13.5g Ca x (1 mol Ca / 40.1g Ca) = 0.337 mol Ca
10.8g O x (1 mol O / 16.0g O) = 0.675 mol O
0.675g H x (1 mol H / 1.01g H) = 0.668 mol H
Next, divide each mole amount by the smallest number of moles (which is 0.337 for calcium) and round to the nearest whole number:
0.337 mol Ca / 0.337 = 1.00 mol Ca
0.675 mol O / 0.337 = 2.00 mol O
0.668 mol H / 0.337 = 1.98 mol H which rounds up to 2.00
Now you have the subscripts for the atoms in the empirical formula:
Finally, apply the rules of writing formulas to present the formula correctly. And the cation of the compound is written first, followed by the anion. The empirical formula is properly written as Ca(OH)2.
Empirical formulas represent the simplest notational form. They provide the lowest ratio of whole numbers between the compound elements. They will not have information on the total number of atoms in a single compound molecule instead of molecular formulae.
Keep in mind that chemical formulas represent the relative numbers, not masses, of atoms in the substance.
Therefore, any experimentally derived data involving mass must be used to derive the corresponding numbers of atoms in the compound. This is accomplished using molar masses to convert the mass of each element to a number of moles.
These molar amounts are used to compute whole-number ratios that can be used to derive the empirical formula of the substance.
Consider a sample of a compound determined to contain 1.71g C and 0.287g H.
The corresponding numbers of atoms (in moles) are:
1.71g C×1mol C/12.01g C=0.142mol C
0.287g H×1mol H/1.008g H=0.284mol H
Thus, this compound may be represented by the formula C0.142 H0.284. Per convention, formulas contain whole-number subscripts, which can be achieved by dividing each subscript by the smaller subscript:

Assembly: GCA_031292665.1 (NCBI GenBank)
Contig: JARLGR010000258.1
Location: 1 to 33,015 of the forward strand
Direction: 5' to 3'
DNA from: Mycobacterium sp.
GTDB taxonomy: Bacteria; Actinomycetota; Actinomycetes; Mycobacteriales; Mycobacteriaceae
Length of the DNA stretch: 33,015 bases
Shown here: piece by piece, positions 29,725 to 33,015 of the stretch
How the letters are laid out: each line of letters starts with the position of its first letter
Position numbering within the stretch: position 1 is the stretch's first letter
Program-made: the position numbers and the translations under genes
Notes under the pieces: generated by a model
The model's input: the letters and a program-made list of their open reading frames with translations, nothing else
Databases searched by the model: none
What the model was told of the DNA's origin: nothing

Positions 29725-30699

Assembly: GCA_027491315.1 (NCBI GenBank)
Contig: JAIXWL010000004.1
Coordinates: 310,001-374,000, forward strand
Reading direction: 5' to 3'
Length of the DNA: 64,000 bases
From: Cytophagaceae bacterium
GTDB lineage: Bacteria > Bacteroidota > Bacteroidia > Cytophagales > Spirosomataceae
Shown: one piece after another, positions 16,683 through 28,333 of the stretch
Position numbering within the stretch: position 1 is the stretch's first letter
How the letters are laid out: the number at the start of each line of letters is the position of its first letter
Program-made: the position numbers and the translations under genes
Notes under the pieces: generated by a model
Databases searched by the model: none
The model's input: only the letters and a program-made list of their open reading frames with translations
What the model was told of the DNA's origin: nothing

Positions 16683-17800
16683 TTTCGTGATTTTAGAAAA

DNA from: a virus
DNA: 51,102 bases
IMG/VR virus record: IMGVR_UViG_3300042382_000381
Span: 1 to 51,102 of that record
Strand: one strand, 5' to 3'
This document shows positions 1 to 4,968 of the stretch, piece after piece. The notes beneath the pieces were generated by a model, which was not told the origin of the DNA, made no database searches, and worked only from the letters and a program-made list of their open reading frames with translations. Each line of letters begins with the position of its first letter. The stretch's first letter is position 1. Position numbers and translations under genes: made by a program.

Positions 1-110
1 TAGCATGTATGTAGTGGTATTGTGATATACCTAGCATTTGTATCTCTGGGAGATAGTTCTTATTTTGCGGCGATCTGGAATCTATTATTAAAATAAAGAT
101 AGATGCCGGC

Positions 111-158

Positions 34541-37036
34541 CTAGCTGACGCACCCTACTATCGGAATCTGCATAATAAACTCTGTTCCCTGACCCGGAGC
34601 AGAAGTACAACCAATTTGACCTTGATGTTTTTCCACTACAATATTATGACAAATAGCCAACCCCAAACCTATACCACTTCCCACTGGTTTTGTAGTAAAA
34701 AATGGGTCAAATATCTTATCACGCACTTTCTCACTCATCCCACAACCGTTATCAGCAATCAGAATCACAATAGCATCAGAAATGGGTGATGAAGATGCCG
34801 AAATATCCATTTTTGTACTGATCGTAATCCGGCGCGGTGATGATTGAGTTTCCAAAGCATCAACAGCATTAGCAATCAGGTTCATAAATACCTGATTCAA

|C 0.142/0.142||H 0.284/0.142 or CH2|
(Recall that subscripts of “1” are not written but rather assumed if no other number is present.)
So the empirical formula for this compound is CH2. This may or not be the compound’s molecular formula as well. However, additional information is needed to make that determination (as discussed later in this section).
Consider as another example a sample of compound determined to contain 5.31g Cl and 8.40g O. Following the same approach yields a tentative empirical formula of:
= Cl0.150/0.150 O0.525/0.150
and in this case, dividing by the smallest subscript still leaves us with a decimal subscript in the empirical formula.
To convert this into a whole number, multiply each of the subscripts by two, retaining the same atom ratio and yielding Cl2O7 as the final empirical formula.
In summary, empirical formulas are derived from experimentally measured element masses by:
- Deriving the number of moles of each element from its mass.
- Dividing each element’s molar amount by the smallest molar amount to yield subscripts for a tentative empirical formulas.
- Multiplying all coefficients by an integer, if necessary, to ensure that the smallest whole-number ratio of subscripts is obtained.
A compound contains 88.79% oxygen (O) and 11.19% hydrogen (H). Compute the empirical formula of the compound
- Assume 100.0g of substance. We see that the percentage of each element matches the grams of each element
2. Convert grams of each element to moles
H: (11.19/1.008) = 11.10 mol H atoms [molar mass of H=1.008g/mol]
O: (88.79/16.00) = 5.549 mol O atoms [molar mass of O= 16.00g/mol]
The formula could be articulated as H11.10O5.549. However, it’s usual to use the smallest whole number ratio of atoms.
3. By dividing the lowest number alter the numbers to whole numbers
H =11.10/ 5.549 = 2.000
O = 5.549/ 5.549= 1.000
The simplest ratio of H to O is 2:1
Empirical formula = H2O
A sulfide of iron was formed by combining 1.926g of sulfur(S) with 2.233g of iron (Fe). What is the compound’s empirical formula?
- As the mass of each element is known, we use them directly
2. Convert grams of each element to moles
Fe: (2.233g /55.85g) = 0.03998 mol Fe atoms [molar mass of Fe =1.008g/mol]
S: (1.926 /32.07) = 0.06006 mol S atoms [molar mass of S =32.07g/mol]
3. By dividing by the smallest number, change the numbers to whole numbers.
Fe =0.03998/0.03998 = 1.000
S = 0.06006/0.03998mol = 1.502
4. As we still have not reached a ratio that gives whole numbers in the formula so we multiply by a number that will give us whole numbers.
Fe: (1.000)2 = 2.000
S: (1.502)2 = 3.004
Empirical formula = Fe2S3.